## [1] "WIN8"
##
## $acceptSslCerts ## [1] TRUE ## ##$javascriptEnabled
## [1] TRUE
##
## $browserName ## [1] "chrome" ## ##$chrome
## $chrome$userDataDir
## [1] "C:\\Users\\john\\AppData\\Local\\Temp\\scoped_dir24584_12002"
##
##
## $rotatable ## [1] FALSE ### Internet Explorer Similarly to the chrome browser you do not need to run an installer before using the InternetExplorerDriver, though some configuration is required. The standalone server executable must be downloaded from the Downloads page and placed in your PATH. Again we need to download this executable and place it in our path. At the time of writing the internet explorer .exe is included with the main standalone server here. The current release is 2.40. The system I am running is 64 bit so we download the 64bit version. For simplicity we again place this in our Documents directory namely C:. This directory is already in the system path from running the chrome example. If you want to place the internet explorer .exe in another folder add this folder to your system path. To control internet explorer as a browser is now as simple as: require(RSelenium) # RSelenium::startServer() # if needed remDr <- remoteDriver(browserName = "internet explorer") remDr$open()

head(remDr$sessionInfo, 7) ##$platform
## [1] "WINDOWS"
##
## $javascriptEnabled ## [1] TRUE ## ##$elementScrollBehavior
## [1] 0
##
## $ignoreZoomSetting ## [1] FALSE ## ##$enablePersistentHover
## [1] TRUE
##
## $ie.ensureCleanSession ## [1] FALSE ## ##$browserName
## [1] "internet explorer"

### Safari

Currently Apple have discontinued developement of safari for windows. The latest version for windows was 5.1.7 available here. Starting with Selenium 2.30.0, the SafariDriver comes bundled with the Selenium server so nothing other then having safari installed should be required. For the purposes of this vignette I downloaded and installed safari 5.1.7 on a windows 8.1 system. Once installed controlling safari was as easy as:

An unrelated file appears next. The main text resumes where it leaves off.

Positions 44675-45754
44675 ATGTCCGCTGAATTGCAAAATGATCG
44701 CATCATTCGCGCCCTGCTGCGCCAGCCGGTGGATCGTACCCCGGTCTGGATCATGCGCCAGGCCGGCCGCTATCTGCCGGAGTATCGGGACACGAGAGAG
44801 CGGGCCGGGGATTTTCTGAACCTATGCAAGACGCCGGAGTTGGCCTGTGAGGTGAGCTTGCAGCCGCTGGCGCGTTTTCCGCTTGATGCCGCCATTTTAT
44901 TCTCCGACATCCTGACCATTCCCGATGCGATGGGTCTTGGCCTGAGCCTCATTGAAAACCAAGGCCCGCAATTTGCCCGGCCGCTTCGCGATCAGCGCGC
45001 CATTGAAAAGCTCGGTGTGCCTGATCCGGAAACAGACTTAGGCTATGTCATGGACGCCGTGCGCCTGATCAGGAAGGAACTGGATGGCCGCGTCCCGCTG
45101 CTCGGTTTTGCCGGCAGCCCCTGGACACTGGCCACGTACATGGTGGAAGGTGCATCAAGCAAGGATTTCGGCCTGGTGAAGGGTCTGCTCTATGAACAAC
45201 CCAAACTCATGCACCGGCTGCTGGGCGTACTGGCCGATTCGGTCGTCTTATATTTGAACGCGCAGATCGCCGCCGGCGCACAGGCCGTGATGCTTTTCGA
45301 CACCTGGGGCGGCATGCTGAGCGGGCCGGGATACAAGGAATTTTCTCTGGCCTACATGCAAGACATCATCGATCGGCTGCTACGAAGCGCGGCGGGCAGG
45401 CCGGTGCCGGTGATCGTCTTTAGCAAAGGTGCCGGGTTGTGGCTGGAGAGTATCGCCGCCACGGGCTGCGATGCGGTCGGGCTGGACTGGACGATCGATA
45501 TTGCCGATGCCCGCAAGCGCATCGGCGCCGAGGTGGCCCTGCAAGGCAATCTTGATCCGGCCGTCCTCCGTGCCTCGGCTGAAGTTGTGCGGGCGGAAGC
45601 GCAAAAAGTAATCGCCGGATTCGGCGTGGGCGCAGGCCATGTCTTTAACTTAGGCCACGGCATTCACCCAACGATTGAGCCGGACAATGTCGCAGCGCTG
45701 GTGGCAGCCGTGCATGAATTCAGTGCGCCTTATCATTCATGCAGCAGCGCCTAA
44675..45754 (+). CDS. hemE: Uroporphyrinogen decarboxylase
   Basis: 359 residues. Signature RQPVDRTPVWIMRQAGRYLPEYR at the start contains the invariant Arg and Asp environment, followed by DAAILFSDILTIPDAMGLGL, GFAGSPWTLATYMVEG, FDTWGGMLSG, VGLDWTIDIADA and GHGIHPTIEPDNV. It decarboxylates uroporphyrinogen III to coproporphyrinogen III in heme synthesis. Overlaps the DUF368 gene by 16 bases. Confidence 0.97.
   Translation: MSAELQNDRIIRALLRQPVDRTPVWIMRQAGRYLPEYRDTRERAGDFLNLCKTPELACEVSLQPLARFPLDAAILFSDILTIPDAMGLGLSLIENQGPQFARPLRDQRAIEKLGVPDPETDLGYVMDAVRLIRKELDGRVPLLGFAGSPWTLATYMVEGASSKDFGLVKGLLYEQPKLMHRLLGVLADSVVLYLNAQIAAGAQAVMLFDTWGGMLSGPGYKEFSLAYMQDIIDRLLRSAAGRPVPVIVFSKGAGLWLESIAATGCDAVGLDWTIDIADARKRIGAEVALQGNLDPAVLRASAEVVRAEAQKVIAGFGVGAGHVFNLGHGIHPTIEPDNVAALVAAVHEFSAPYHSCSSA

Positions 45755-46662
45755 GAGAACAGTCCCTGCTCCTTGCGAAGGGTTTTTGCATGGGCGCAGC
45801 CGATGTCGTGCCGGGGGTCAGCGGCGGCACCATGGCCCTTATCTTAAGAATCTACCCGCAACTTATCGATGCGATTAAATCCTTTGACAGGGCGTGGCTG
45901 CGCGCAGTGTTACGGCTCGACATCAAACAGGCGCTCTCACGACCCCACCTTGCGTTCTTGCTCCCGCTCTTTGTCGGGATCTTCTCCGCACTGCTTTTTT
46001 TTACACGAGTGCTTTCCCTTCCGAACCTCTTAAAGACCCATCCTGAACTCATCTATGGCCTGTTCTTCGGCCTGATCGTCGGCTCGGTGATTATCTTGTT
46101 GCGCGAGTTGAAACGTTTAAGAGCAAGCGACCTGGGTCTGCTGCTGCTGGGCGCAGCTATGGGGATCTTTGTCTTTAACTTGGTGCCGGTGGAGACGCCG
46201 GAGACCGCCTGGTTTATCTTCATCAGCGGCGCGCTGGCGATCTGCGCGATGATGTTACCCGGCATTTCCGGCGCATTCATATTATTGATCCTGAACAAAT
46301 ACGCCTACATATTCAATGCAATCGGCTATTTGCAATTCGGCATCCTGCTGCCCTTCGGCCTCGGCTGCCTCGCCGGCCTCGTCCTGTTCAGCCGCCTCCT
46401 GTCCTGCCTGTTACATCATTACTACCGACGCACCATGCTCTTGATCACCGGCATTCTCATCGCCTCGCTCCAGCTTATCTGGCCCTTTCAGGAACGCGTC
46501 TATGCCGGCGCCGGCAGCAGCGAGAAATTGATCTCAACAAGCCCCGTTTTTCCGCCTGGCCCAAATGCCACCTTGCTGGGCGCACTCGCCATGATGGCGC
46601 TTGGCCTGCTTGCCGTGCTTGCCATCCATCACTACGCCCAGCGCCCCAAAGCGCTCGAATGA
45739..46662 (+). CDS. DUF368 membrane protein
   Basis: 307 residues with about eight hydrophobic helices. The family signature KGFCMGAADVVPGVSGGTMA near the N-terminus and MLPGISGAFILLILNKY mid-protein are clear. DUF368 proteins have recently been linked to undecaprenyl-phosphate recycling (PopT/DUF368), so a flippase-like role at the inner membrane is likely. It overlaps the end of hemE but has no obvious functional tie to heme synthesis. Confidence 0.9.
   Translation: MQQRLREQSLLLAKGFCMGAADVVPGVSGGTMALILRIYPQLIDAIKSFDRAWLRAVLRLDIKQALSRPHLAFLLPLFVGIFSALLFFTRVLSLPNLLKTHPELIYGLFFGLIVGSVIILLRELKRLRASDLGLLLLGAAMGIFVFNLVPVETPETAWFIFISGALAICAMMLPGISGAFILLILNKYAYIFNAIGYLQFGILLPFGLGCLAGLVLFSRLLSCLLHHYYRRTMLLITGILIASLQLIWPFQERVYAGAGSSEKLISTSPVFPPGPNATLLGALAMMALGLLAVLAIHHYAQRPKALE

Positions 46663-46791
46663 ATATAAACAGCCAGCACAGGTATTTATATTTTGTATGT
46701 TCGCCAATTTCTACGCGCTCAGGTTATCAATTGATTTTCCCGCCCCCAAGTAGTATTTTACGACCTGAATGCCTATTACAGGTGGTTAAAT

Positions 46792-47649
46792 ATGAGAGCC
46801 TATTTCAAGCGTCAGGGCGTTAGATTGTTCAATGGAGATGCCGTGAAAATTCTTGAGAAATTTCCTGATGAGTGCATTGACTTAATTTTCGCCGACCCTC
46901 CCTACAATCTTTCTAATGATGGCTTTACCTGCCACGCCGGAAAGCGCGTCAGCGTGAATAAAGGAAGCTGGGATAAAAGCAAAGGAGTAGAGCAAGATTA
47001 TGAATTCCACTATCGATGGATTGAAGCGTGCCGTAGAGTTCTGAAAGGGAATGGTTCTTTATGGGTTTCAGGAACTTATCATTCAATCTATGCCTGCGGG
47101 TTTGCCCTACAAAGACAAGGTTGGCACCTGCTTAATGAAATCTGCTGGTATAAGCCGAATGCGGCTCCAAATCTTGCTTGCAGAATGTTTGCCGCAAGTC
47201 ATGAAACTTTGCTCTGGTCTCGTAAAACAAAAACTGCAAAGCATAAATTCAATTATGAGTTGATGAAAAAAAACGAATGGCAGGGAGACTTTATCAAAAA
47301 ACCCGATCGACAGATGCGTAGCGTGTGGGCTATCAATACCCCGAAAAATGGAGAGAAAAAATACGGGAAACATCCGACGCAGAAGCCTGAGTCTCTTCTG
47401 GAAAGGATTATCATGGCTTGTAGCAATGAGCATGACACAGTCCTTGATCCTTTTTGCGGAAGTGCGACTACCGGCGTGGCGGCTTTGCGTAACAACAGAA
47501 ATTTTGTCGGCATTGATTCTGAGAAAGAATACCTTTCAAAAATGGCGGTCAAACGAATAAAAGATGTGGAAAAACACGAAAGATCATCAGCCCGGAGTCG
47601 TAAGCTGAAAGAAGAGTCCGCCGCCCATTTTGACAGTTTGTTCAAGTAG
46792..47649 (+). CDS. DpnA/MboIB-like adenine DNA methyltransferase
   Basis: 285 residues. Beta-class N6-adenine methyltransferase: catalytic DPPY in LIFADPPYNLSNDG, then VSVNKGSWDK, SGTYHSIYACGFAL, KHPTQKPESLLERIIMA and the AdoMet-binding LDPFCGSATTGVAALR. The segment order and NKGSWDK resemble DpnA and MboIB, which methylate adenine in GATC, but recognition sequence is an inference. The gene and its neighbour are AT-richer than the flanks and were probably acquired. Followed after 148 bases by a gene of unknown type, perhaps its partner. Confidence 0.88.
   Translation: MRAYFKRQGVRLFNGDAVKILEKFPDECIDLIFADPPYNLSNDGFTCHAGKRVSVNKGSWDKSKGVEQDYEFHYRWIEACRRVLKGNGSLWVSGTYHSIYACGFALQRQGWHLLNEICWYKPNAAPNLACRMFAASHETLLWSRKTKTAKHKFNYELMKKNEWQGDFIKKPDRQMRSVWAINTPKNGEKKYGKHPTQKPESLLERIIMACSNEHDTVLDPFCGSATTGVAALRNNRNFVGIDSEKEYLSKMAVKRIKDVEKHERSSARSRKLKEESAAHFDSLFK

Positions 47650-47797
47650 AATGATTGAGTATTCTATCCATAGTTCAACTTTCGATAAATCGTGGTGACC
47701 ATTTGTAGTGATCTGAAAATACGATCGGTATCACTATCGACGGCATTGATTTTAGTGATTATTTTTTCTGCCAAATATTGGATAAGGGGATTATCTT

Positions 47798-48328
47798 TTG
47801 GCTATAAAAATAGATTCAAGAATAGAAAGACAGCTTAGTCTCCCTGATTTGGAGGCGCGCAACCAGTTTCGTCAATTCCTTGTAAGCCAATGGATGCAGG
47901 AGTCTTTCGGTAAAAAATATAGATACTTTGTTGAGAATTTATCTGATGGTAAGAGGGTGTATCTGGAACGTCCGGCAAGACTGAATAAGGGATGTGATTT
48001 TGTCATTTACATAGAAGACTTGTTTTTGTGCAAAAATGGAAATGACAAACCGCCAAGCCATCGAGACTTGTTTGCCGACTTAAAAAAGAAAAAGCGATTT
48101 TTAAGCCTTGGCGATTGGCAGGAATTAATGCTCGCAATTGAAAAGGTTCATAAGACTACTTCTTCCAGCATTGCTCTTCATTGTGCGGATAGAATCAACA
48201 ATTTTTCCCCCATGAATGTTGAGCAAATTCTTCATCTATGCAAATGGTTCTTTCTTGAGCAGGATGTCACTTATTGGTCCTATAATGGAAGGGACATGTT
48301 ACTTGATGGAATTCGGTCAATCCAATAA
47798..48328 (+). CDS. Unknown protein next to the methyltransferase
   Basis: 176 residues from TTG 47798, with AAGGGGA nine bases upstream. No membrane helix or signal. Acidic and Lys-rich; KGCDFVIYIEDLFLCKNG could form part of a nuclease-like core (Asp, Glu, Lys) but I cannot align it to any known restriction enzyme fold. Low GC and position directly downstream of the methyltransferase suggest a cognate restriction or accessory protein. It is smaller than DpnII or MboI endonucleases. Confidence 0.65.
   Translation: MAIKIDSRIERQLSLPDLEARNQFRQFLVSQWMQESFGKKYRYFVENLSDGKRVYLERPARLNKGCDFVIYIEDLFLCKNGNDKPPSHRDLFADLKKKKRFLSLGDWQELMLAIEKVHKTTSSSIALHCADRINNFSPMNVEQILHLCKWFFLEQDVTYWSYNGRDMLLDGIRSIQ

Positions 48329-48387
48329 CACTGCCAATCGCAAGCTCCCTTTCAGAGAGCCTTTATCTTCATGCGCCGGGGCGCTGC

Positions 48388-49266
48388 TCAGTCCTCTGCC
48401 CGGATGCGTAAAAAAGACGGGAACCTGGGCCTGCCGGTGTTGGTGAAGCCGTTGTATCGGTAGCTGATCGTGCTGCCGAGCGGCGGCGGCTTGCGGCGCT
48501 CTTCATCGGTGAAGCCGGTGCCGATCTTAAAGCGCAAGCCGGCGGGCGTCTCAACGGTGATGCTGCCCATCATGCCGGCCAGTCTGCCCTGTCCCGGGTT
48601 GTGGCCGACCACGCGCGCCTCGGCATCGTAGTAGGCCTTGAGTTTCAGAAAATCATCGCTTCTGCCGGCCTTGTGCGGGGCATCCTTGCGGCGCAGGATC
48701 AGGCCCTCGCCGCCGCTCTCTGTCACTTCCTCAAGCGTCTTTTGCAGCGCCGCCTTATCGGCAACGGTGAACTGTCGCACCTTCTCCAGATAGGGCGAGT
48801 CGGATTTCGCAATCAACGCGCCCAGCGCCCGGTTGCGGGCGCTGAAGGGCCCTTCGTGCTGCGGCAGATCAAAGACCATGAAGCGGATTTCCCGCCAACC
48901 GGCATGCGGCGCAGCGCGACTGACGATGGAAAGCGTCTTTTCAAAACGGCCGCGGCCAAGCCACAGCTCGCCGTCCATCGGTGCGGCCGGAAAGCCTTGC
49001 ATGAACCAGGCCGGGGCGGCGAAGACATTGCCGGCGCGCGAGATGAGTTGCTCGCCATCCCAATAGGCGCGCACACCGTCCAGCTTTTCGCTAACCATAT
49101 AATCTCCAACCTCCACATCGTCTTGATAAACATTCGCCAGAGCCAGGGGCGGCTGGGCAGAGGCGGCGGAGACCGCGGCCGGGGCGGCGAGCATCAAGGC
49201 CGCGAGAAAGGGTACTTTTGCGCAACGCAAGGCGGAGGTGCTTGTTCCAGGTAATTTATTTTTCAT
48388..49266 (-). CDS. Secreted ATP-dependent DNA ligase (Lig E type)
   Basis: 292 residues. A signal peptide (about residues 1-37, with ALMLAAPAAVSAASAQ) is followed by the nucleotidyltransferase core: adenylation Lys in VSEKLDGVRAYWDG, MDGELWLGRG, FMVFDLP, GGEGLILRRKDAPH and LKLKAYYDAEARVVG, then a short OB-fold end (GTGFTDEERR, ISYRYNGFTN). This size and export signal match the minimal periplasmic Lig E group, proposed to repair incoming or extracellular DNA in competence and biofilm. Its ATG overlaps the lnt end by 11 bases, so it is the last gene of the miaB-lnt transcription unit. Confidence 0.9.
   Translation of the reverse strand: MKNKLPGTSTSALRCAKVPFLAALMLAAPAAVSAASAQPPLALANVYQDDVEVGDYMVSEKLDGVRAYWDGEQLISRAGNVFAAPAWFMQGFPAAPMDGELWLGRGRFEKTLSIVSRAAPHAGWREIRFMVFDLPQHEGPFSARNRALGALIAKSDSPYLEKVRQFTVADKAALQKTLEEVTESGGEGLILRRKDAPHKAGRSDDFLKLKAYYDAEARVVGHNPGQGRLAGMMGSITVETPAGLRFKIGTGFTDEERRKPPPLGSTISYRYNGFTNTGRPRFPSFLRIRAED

require(RSelenium)
# RSelenium::startServer() # if needed
remDr <- remoteDriver(browserName = "safari")
remDr$open() head(remDr$sessionInfo)
## $platform ## [1] "WINDOWS" ## ##$cssSelectorsEnabled
## [1] TRUE
##
## $javascriptEnabled ## [1] TRUE ## ##$secureSsl
## [1] TRUE
##
## $browserName ## [1] "safari" ## ##$webdriver.remote.sessionid
## [1] "a18da818-5160-47c4-8e88-7e95605c5cab"

### Opera

Opera is currently not supported for versions newer then 12. http://code.google.com/p/selenium/wiki/OperaDriver gives details on the current status. For the purposes of this vignette I downloaded and installed the 64 bit version of 12.16 located here. I had some issues getting this to run YMMV however. The first issue was getting the following error message